June 25, 2022

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Satellite smartphone technology provides more computing power

Reliable and powerful computers play a major role in space travel: for example, computer systems in satellites enable challenging Earth observation missions. The German Aerospace Center (DLR) is developing a new computing architecture that aims to give the so-called Onboard Computers (OBC) more power and also enable them to repair themselves.

Distributed heterogeneous OBCs are being developed in the ScosA Flight Experience Project (Onboard Scalable Computing for Space Avionics). You have different computing nodes connected as a network.

The general challenge to satellite computer systems is that cosmic rays can disrupt computers. “When a radioactive particle flies through memory, it may turn a zero into one there,” explains project manager Daniel Lüdtke of the DLR Institute for Software Technology in Braunschweig. Ultimately, the system can fail or give incorrect results. Therefore, radiation-resistant treatments are available for space travel. However, it is expensive and has little computing power. On the other hand, processors, such as those used in smartphones, are very powerful and also cheaper. However, they are more susceptible to cosmic radiation. ScOSA brings both types of processors together into one system.

Test run on the OPS-SAT test platform in low Earth orbit

The program recognizes errors and failures and takes control of the computer. “Programs that run on a faulty processor are automatically passed on to other processors across the network,” says Daniel Lüdtke. Meanwhile, the satellite continues to operate. The program then restarts the processor and integrates it back into the system.

An experiment on the European Space Agency’s OPS-SAT satellite showed this to work. “The 30 x 10 x 10 centimeter small satellite with an experimental computer has been in low Earth orbit since the end of 2019. Dave Evans, OPS-SAT Project Manager at ESA, explains that OPS-SAT is available to researchers as a full-featured open platform.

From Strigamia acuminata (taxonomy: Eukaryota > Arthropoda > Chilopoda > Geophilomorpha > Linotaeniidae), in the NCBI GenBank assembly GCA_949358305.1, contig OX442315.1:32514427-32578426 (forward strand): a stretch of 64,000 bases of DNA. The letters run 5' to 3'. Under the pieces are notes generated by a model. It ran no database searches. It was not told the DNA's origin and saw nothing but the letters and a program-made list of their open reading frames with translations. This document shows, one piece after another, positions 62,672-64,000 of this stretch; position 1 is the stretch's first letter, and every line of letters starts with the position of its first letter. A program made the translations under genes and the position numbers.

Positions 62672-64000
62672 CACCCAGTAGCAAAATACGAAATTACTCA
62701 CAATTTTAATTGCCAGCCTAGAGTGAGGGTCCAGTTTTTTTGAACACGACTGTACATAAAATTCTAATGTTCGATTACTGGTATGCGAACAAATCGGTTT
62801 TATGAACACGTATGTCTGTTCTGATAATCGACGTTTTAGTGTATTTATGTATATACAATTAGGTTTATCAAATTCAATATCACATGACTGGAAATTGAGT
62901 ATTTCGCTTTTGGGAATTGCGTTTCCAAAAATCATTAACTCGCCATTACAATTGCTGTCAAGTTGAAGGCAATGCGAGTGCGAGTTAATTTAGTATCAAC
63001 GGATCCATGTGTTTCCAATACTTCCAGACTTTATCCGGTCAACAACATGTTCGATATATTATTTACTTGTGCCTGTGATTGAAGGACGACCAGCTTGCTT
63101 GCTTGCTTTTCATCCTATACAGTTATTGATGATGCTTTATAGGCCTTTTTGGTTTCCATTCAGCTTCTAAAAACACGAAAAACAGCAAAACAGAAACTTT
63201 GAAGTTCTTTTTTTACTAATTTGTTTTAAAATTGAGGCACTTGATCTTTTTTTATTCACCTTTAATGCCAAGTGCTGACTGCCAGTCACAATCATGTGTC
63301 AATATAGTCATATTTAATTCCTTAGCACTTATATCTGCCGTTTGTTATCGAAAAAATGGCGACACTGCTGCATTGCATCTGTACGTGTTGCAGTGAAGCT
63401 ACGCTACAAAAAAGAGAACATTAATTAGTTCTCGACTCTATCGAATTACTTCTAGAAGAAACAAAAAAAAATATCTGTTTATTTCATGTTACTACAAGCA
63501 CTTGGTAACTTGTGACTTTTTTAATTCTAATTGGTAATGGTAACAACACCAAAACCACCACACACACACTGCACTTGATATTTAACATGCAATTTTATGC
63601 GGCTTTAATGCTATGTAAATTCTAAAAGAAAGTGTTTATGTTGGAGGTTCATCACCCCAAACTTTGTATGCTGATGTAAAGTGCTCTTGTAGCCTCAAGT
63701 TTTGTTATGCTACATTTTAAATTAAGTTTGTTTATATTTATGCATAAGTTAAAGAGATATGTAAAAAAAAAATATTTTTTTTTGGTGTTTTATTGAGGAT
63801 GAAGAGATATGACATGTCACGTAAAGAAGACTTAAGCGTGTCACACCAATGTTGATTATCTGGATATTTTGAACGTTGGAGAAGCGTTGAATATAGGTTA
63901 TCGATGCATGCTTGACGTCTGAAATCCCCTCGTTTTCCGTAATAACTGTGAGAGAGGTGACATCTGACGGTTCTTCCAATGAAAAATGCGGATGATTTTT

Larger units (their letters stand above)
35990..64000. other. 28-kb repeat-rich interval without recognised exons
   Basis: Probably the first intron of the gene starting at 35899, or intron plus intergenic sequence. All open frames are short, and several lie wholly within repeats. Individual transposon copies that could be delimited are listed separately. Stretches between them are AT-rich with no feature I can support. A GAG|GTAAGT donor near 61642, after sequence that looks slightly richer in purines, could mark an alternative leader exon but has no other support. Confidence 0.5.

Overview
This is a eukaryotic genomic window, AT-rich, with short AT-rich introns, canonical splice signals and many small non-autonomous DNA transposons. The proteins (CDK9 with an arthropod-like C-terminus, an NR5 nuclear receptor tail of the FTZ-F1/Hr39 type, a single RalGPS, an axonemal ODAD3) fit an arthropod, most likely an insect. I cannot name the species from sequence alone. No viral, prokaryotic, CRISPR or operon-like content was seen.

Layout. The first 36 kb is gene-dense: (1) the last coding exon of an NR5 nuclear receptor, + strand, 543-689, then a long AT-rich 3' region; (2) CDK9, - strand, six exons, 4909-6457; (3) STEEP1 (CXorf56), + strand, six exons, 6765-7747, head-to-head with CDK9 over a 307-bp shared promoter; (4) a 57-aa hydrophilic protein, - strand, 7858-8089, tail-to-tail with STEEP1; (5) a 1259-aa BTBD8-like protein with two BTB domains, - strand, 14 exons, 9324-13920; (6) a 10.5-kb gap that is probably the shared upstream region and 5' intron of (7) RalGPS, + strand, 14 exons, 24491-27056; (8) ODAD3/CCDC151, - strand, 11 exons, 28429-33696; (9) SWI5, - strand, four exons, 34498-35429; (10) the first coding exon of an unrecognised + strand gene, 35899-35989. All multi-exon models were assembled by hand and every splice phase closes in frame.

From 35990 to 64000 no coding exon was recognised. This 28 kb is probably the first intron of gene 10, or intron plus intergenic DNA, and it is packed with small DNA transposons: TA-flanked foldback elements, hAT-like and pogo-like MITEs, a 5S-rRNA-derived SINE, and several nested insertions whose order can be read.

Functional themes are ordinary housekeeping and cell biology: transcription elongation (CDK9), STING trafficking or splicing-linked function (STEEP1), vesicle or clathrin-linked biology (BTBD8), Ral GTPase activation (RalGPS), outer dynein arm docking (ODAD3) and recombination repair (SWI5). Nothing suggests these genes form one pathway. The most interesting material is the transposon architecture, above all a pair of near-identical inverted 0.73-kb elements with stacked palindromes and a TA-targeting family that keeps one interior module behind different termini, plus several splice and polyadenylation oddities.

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DLR scientists have successfully installed and tested the ScOSA software on an OPS-SAT with ESA. For this purpose, the satellite created, processed and evaluated Earth observation images with artificial intelligence. Then the satellite sends only usable images to a ground station. “High-resolution sensors and increasingly complex algorithms require more and more computing power,” Daniel Ludtek summarizes the software and hardware requirements. A larger, commercially available ScOSA system consisting of radioactive processors will soon be tested on the DLR’s CubeSat: the small satellite is expected to be launched into orbit at the end of next year.

Software development for space missions

The Onboard Software Systems group of the DLR Institute of Software Technology is involved in a number of national and international space missions. The central research topic is the development of bug-tolerant programs and so-called resilient programs that can react to bugs and failures. The ScOSA Flight Experiment Project is a DLR research project involving the Institute of Software Technology, the DLR Institute for Space Systems, the DLR Institute for Optical Sensor Systems, DLR Spaceflight Operations and Astronaut Training.